Fecal Bacteria Overload
Retained poop reabsorbed into the colon can lead to severe abdominal pains and fecal bacteria overload.
When a dog holds in their poop for long hours, the feces become dry and challenging for the canine to pass, which can also culminate in megacolon, a severe condition.
Signs Your Dog Wants To Poop
Unlike humans, dogs can’t communicate when they need to poop, which is the primary reason for accidents in the house. There are various common indications that a dog feels the need to poop, including:
- Sniffing around
How To Make Your Puppy Poop
After holding it in for a long time, it’s normal for your dog to have difficulty pooping. Nothing spoils a canine’s mood more than having difficulty pooping.
Here are some approaches to regaining normalcy:
Bowel movement is greatly boosted by physical activity such as walking. Before you start, give your dog plenty of water to start the bowels moving to ensure that they are well hydrated.
While outside, provide them ample opportunity to relieve themselves. If the first time isn’t successful, bring them back inside and try again after a few minutes.
Feed Your Dog Plenty of High-Fiber Food
By absorbing water and providing bulk to poop, fiber regulates your dog’s bowel motions and makes their poop solid and firm. While the fiber helps the canine absorb moisture from outside the colon to soften the poop, it also promotes gut health by maintaining low levels of intestinal oxygen, inhibiting pathogenic bacteria growth.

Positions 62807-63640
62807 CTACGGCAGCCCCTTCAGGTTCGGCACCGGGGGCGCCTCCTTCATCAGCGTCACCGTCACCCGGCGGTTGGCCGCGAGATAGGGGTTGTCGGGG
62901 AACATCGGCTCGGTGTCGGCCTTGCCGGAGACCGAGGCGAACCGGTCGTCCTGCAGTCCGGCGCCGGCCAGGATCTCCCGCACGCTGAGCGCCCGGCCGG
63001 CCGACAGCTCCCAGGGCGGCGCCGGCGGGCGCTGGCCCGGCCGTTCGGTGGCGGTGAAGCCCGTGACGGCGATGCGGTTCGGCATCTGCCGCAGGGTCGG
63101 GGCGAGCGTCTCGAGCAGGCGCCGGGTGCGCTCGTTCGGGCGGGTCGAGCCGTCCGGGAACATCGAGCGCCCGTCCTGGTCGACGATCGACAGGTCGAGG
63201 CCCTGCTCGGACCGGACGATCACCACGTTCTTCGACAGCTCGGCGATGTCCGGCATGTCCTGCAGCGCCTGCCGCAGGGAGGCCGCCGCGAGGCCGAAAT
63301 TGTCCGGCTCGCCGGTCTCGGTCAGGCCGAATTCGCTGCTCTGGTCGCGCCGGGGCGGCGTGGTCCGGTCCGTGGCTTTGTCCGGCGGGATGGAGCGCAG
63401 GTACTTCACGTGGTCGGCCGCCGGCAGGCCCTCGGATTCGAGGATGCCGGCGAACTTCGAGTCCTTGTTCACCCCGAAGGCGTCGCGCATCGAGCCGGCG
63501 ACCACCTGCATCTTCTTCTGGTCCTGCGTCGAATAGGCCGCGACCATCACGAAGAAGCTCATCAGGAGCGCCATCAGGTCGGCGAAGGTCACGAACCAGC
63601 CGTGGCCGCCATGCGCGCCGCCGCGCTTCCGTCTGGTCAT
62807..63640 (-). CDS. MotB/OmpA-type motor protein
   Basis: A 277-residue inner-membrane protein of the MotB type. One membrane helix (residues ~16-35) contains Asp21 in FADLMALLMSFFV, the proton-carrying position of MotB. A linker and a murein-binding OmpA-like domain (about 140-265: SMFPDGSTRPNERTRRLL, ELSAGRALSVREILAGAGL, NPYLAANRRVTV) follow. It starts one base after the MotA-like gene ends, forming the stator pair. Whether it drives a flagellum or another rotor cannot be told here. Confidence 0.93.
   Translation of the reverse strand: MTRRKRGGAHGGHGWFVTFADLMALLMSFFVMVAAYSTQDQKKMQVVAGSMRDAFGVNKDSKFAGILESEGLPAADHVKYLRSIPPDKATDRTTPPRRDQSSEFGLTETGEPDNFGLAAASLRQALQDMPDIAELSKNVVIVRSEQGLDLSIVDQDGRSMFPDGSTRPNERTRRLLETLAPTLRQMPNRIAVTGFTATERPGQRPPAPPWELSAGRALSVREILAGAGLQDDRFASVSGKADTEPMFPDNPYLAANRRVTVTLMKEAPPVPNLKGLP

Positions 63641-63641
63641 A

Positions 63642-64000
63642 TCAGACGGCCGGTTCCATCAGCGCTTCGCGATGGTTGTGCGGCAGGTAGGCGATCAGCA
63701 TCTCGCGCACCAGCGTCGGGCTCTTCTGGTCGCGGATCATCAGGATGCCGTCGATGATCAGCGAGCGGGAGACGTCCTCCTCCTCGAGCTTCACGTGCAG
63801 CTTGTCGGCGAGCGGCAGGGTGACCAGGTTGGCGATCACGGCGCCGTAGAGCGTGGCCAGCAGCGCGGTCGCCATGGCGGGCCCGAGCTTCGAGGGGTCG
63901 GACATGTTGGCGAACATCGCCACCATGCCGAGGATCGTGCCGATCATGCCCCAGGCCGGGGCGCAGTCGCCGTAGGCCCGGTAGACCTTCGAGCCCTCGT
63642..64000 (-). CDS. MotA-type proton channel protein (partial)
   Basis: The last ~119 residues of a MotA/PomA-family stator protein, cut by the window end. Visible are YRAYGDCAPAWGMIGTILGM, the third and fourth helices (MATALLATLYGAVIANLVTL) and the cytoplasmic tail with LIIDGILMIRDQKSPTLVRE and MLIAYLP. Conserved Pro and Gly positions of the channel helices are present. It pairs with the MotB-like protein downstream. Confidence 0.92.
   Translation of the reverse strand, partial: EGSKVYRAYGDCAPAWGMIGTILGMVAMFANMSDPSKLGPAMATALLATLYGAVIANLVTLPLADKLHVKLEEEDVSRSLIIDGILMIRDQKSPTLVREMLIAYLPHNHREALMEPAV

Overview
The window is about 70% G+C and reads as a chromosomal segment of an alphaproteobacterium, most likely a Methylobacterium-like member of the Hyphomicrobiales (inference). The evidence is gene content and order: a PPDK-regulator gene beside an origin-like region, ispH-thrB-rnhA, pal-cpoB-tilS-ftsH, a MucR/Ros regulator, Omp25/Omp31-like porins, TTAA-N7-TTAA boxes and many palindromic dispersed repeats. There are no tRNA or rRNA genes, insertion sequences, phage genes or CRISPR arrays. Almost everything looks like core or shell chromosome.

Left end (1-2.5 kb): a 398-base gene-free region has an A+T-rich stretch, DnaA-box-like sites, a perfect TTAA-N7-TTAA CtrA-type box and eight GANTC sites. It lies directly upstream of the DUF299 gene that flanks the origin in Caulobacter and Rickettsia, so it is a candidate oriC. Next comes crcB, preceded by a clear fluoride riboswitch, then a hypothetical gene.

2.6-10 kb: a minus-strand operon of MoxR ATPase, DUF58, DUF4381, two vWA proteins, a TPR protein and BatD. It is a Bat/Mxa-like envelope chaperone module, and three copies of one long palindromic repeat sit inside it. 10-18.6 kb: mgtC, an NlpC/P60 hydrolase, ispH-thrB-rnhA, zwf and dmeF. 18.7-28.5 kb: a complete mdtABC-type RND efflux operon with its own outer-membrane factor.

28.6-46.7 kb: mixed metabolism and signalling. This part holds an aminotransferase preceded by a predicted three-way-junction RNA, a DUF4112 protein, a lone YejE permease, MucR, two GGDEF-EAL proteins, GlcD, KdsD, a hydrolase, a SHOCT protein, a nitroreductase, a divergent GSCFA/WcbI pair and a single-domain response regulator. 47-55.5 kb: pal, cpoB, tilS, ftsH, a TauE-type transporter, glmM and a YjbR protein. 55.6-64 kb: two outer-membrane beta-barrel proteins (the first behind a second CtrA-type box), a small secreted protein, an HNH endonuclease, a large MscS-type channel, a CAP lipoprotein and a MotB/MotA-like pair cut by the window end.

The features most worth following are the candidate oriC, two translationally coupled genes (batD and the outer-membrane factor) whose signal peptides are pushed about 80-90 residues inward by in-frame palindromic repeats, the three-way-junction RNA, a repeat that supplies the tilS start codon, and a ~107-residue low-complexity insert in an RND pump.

If putting extra fiber into your dog’s diet is insufficient, consult your veterinarian about fiber supplements. Gels, pills, and powders are available forms of these dietary supplements.
Give Your Best Friend Plenty Of Water
Water binds to fiber, adds bulk to the stool, and is crucial for effortless bowel movements. When sufficient moisture is present, soluble fiber readily dissolves, resulting in quickly passed, well-formed, solid, moist stools.
If your puppy’s stool appears extremely dry and pebble-like, or they have constipation, dehydration may be the reason.
Tyr Natural Laxatives
You could try adding a natural laxative to your dog’s diet if they continue to find it difficult to poop. Consult your veterinarian to ensure the proposed action is appropriate for your pet. You can quickly train your dog to defecate with a bit of patience and determination.
Factors That Affect How Long A Pup Can Hold Their Poop
Like all humans, dogs are significantly different despite being the same breed and having plenty of similarities. Here are a few things that differentiate the length of time dogs can hold their poop:
Your canine’s diet has the primary determinant of how long your pup can hold their poop. If they eat food rich in fiber and proteins, your dog will hold their poop for shorter periods.
If your pup is accustomed to pooping at a specific time, their body will adjust to this routine. When the clock strikes that time and the canine is not outside, they will most likely have an accident.
Since an adult dog’s intestine is substantially larger than a puppy’s, they will hold their poop longer. Due to puppies’ significantly smaller bladders than adult dogs, puppies lack the patience to hold their feces.
A senior dog with canine Alzheimer’s disease may poop throughout the night. This cognitive dysfunction may cause your dog to forget their previous housetraining, causing them to defecate in odd places and at odd times.
The length of time a dog may retain their feces is also greatly influenced by their metabolism. A dog with a fast metabolism will defecate more regularly, although this is not always the case.